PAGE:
While I have again implored our common supplier to come to our aid, it now looks like the supplier has made the request, but, TRC Networks has not obliged. Lamentably, it now seems that my only recourse is to fight this injustice through both the court of public opinion and the court of law. While I certainly regret being forced down this path, there are no other effective alternatives available, and so I am in the process of both appealing to the public to let TRC Networks know that their actions will not be tolerated and also preparing legal documents, which I intend to file this Friday.
With respect to the court of law, it seems that plagiarism is both a criminal and civil action and we are assessing the best path to take.
However, I will cease and desist all legal actions and discontinue my vocal and public awareness campaign if the following reasonable conditions are met: (1) TRC Networks removes the plagiarized content by 2PM Wednesday, and (2) publishes an apology to be posted on their home page which should remain there for no less than two weeks.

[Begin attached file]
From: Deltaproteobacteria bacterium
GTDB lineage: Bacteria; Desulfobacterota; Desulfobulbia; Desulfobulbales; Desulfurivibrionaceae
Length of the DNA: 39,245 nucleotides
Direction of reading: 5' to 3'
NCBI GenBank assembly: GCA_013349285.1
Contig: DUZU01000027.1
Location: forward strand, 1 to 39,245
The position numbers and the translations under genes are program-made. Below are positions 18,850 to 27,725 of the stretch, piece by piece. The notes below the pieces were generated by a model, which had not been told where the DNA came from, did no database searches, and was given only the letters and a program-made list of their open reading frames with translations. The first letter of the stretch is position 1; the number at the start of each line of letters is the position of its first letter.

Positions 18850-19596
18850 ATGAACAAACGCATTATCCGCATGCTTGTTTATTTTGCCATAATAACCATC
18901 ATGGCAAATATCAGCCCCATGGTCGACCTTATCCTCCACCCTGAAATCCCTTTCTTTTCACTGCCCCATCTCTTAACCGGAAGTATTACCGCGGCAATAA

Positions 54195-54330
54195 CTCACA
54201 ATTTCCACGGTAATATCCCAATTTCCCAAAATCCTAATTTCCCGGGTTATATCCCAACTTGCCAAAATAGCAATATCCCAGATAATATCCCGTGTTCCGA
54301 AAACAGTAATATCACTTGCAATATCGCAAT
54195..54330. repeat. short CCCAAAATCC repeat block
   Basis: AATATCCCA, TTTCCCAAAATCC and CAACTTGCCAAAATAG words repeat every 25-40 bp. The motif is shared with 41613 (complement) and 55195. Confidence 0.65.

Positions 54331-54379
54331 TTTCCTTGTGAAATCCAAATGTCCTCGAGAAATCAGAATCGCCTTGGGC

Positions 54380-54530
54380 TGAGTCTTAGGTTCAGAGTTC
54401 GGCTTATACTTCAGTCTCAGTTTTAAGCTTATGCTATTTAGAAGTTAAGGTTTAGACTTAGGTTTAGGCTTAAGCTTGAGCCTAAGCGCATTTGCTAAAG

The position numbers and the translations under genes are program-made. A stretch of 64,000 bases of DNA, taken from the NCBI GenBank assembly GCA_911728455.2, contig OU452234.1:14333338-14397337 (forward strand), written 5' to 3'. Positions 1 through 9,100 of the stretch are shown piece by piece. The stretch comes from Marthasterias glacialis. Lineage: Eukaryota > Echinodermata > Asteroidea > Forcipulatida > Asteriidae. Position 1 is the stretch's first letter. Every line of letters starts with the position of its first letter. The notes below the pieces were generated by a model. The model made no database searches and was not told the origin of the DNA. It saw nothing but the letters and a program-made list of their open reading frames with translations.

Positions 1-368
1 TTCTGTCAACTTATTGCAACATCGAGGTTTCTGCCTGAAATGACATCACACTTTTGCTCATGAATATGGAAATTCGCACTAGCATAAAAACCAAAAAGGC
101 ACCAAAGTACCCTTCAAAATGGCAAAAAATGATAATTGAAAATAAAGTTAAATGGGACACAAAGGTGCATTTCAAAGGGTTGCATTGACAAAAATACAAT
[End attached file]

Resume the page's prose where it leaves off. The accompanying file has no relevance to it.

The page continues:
Is imitation the highest form of flattery? Quite the contrary, in fact, as plagiarism leaves the victim feeling violated and cheapened. Sure it isn’t easy coming up with original content and ideas, and there’s no question that it’s easier to steal than to create, but for anyone that actually creates their own content, it’s to all of our benefit if we defend it, fight for it, and stand up to those who wish to steal what we’ve worked so hard for. I found a great blog post titled: What Do You Do When Someone Steals Your Content
So the question remains, what should I do here? Am I justified in pursuing all legal courses of action available to me to put a stop to this? Should we pursue civil or criminal charges ?
What are your thoughts on my next steps?
More: If you read the comments below you will notice a comment from someone at TRC. It appears that they have fixed the problem.
Gabriel Kohut, toronto, avaya, ip office, TRCNETWORKS.COM, criminal charges, copyright, TRC networks Toronto, TRC networks Avaya